NHL launching faceoff probability stat with AWS technology
The NHL is launching a new faceoff probability stat that uses a decade's worth of data and in-game analytics to determine the likelihood of each player in the circle winning the draw.
The league and Amazon Web Services unveiled the new feature Tuesday. It's the latest innovation in the puck and player tracking sphere and could be just the start of machine-learning technology in hockey with implications for gambling and countless other statistics.
Using information from the past 10 years of games in combination with the location of a faceoff, game situation and player performance, AWS software spits out percentage chances of who's coming away with the puck in a matter of seconds before the linesman drops it.
"Hockey is such a series of so many events that lead up to an outcome," NHL executive vice president of development and innovation Dave Lehanski said. "We've identified the faceoff as being this key component—the beginning of some of these incredible events, and that's what we want to start analyzing."
Faceoff probability graphics are set to debut on Sportsnet in Canada this week and on ESPN and Turner later in March. Down the road, the stat could become a gambling opportunity for real-time, in-game betting.
"The technology will enable that," Lehanski said, deferring to league officials about what might become betting options in the near future. "The technology is at a place and will soon get to a place where almost any in-game event could be processed to potentially be a bet type—something that someone could take a bet on. "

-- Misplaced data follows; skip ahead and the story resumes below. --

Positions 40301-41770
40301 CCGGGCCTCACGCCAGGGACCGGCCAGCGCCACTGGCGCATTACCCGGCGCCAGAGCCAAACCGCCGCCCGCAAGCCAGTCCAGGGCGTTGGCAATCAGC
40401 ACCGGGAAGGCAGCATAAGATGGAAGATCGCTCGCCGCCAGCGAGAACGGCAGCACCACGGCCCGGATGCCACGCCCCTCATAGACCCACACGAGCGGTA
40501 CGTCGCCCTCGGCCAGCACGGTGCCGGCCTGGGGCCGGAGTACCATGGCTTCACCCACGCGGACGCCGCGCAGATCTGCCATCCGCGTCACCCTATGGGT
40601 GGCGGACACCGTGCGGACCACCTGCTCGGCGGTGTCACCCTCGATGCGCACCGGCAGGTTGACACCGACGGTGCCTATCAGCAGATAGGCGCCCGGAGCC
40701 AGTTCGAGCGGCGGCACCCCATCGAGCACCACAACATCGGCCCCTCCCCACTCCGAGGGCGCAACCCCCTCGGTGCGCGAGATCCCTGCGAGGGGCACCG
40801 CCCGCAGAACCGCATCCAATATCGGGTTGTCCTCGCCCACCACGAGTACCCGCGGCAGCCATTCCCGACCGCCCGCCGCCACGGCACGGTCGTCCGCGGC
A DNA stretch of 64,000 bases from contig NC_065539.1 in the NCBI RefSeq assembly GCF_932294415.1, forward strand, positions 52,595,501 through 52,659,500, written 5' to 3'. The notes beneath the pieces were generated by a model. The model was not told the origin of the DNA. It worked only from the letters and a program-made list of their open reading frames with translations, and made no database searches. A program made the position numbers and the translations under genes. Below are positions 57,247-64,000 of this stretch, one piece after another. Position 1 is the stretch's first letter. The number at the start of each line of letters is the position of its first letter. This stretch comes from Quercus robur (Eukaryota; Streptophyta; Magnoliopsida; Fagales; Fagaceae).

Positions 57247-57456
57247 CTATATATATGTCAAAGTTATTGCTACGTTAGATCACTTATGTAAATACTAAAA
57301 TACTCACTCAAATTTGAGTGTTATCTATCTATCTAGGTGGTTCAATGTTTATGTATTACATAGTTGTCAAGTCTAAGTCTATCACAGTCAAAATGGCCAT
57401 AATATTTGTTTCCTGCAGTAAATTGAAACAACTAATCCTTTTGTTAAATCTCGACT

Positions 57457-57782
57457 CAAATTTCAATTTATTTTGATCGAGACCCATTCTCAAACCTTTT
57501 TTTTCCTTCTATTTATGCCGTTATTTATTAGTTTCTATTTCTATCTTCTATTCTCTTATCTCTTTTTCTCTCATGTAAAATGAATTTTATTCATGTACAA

Priya Ponnapalli, senior manager of Amazon Machine Learning Solutions Lab, said the NHL and AWS built the model using data from thousands of faceoffs from the NHL's Hockey Information and Tracking System (HITS).
"This data source was significantly varied and complex, incorporating such information as a player's home and away faceoff statistics, head-to-head matchup history, player characteristics such as height, weight, and handedness and game context such as the faceoff location, game score, and faceoff time," she said. "This combination of historical success rates, player matchup characteristics, and game context brings together HITS and puck and player tracking data to provide a complete perspective for a faceoff's dynamics."
Lehanski said ideas like this dates to Commissioner Gary Bettman and TV executive David Hill's FoxTrax glowing puck from the mid-1990s. Technology has advanced so far that it has paved the way for more precise elements like the new faceoff predictor tool.
"Really, this is just the beginning," Lehanski said. "Today we're just talking about face offs, but this could expand the way we look at goaltending, power plays and almost everything else. There's so much more."
It likely won't be as scientific as some of the data in other sports—mostly because of hockey's inherent randomness. That's why the NHL and AWS focused on faceoffs as a gateway into more advanced data.
"Unlike baseball where there's one pitcher, there's one pitch, there's one batter, there's one swing, you could analyze every single pitch as a discreet event," Lehanski said. "That's hard to do in our game. We love it because that's what makes the game so unique—that's what makes all these plays so amazing, all the little things that have to come together. For right now, what we're trying to do is use the technology to sort of demystify those plays and identify all those little things that come together to get fans to appreciate them and understand."
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